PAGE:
Energy bills can’t be avoided completely if you live in a climate with regular heating or cooling needs. Air conditioning bills in the summer can be particularly brutal if you don’t know exactly how much of your money is going toward cooling versus other needs. Estimating how much you’re spending on air conditioning each month can help you make better decisions regarding your energy consumption.
If you live in a climate with hot summers, you may feel as though you have no choice but to run your AC each day, regardless of what it costs. You probably see a spike in your energy bill during the summer months. Finding out how much you spend on AC each month can help you:
Determine if it’s worth the money to upgrade to a more energy efficient unit
Help you budget for higher electricity during the warmer months
Make more informed decisions about how often you run your air conditioner and at what temperature you set the thermostat
If you’re just looking for a ballpark figure of what your air conditioner costs to run each month, grab a copy of your electric bill. Take a look at your energy consumption during the months of March and April. (Depending upon location, most people commonly stop running heat or air conditioning during these two months.) Look at the figure for what you spend in electricity.
Now take a look at a copy of your bill for the month of July, which is typically the peak month for air conditioning usage. Subtract the amount that you spend in March or April from what you spend in July. The amount that’s left is a rough estimate of how much you are spending on air conditioning.
Keep in mind that this estimate is not exact. If you air dry your clothes in the summer, but run a clothes dryer in the spring, this will skew your estimate by as much as $50 a month. Changes in electricity usage habits, as well as a reduction in the use of hot water heaters in the summer can also impact your final figure.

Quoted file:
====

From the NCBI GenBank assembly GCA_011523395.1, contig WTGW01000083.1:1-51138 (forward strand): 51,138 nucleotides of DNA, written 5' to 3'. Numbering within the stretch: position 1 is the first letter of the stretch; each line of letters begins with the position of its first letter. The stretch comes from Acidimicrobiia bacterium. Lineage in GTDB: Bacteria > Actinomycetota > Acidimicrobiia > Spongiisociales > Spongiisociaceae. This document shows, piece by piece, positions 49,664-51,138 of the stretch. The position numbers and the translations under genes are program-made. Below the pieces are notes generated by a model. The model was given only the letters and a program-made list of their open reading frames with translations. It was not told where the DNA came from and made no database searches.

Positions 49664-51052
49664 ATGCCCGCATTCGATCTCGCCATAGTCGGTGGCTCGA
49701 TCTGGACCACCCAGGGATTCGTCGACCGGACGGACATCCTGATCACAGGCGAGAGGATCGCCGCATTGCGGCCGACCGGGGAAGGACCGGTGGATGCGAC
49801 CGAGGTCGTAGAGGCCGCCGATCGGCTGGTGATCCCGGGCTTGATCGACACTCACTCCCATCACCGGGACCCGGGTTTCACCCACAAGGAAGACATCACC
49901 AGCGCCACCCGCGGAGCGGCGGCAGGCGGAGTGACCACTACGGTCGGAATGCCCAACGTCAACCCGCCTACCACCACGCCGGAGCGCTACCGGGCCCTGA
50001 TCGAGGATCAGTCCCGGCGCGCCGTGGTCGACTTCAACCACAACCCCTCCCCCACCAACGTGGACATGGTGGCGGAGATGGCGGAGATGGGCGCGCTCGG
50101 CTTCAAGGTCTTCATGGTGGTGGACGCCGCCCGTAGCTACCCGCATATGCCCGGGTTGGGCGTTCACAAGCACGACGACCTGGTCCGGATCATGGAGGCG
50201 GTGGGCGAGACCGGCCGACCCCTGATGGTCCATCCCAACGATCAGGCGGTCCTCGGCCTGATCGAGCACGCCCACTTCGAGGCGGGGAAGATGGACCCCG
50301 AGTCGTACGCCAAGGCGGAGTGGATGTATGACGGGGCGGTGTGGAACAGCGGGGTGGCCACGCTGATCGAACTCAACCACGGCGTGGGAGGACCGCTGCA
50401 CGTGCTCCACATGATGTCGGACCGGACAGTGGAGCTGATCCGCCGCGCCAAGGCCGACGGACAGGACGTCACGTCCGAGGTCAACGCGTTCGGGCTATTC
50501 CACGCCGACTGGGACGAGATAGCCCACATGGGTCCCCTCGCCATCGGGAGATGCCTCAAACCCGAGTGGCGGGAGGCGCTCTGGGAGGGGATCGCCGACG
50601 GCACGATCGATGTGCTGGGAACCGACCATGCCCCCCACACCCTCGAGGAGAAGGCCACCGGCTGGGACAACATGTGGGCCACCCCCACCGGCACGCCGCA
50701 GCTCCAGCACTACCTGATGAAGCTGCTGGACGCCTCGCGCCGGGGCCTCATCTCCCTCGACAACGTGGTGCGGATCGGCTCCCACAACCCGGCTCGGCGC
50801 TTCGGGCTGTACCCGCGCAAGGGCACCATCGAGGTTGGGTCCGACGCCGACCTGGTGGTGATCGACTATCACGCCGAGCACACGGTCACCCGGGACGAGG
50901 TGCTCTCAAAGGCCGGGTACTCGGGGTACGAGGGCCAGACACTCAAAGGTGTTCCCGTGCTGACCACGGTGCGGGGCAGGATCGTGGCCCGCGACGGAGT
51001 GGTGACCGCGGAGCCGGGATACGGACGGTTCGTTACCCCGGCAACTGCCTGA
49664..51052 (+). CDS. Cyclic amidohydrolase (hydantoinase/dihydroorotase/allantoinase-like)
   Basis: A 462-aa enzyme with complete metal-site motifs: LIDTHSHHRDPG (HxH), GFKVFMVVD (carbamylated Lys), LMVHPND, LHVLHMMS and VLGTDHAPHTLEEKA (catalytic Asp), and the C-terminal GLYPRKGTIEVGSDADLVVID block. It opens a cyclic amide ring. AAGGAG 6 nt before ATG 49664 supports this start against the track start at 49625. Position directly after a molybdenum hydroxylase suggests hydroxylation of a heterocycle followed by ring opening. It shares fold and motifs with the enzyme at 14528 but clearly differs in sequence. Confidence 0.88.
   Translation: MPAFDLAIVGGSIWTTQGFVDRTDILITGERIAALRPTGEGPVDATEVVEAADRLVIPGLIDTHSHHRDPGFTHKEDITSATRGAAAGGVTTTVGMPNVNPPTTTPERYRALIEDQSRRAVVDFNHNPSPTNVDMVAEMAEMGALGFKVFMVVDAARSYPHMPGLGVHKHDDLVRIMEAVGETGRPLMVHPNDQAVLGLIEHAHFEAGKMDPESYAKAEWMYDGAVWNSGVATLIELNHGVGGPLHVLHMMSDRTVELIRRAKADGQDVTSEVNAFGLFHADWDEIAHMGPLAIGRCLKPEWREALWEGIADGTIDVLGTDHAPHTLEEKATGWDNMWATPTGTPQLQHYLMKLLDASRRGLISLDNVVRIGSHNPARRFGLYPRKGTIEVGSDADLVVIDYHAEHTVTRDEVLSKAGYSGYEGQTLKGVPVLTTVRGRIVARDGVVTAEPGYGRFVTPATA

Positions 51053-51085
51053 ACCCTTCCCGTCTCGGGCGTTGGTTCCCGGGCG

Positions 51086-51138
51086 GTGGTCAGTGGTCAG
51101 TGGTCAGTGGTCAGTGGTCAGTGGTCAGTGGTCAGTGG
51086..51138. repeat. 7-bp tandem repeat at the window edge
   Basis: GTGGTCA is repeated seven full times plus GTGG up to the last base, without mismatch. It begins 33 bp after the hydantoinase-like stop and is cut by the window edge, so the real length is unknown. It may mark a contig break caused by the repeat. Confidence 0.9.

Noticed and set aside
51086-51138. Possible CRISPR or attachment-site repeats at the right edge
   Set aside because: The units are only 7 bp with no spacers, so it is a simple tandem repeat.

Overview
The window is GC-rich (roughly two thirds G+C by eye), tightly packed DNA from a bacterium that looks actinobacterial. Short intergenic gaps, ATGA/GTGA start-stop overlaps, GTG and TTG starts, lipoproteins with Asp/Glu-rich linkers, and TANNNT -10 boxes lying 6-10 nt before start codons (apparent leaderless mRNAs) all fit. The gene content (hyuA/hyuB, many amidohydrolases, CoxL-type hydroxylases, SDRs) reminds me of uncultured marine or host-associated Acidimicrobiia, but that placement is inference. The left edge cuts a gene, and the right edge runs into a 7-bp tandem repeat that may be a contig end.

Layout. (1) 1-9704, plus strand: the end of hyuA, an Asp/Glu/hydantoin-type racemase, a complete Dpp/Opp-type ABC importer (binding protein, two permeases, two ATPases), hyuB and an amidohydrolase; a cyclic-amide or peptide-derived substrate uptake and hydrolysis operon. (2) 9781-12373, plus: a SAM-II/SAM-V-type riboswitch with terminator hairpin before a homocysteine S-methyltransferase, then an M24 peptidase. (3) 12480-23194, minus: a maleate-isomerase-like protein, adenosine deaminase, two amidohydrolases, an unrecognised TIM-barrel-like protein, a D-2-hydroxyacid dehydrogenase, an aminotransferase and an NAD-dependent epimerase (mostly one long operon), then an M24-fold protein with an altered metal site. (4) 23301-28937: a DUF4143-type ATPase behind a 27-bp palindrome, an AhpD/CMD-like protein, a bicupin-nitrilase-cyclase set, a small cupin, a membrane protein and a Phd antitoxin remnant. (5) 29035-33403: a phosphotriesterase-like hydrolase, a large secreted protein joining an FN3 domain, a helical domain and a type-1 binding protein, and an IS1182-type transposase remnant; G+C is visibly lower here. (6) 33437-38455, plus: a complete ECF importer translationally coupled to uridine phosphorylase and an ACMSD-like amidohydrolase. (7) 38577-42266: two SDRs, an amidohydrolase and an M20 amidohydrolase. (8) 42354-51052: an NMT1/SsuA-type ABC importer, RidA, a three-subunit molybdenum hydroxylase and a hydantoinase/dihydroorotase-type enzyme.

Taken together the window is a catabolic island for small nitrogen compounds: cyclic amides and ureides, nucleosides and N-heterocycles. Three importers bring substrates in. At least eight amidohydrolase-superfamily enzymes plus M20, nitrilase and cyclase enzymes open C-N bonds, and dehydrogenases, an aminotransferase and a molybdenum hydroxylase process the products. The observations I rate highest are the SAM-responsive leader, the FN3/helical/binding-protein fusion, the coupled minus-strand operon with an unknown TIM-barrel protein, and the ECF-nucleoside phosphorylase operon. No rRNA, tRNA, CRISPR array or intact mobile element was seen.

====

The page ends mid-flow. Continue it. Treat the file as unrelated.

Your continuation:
If you’re upgrading your air conditioning unit and you want to determine how much you could potentially save on your energy bills, first get your estimate of what you currently spend. Next, find out your current air conditioner’s SEER number. (SEER stands for Seasonal Energy Efficiency Rating, and every air conditioner has one.) AC units that are more than 10 years old will probably have a particularly low number.
Once you know what you are currently spending and what your current unit’s SEER is, research the SEER ratings on units that you are considering. For every point that the SEER number goes up, you can expect a 10 percent reduction in your energy bill. If you are spending about $200 a month and your current unit has a SEER number of 10, upgrading to a unit with a SEER of 13 will save you about 30 percent a month, or around $60 a month.
Finding out what you spend each month on air conditioning can be the first step in lowering your energy bills. Get your estimate and start making more informed decisions.
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*APS Qualified Contractors are not affiliates or agents of APS. APS assumes no liability for their products or AC sales, installation or AC repair services.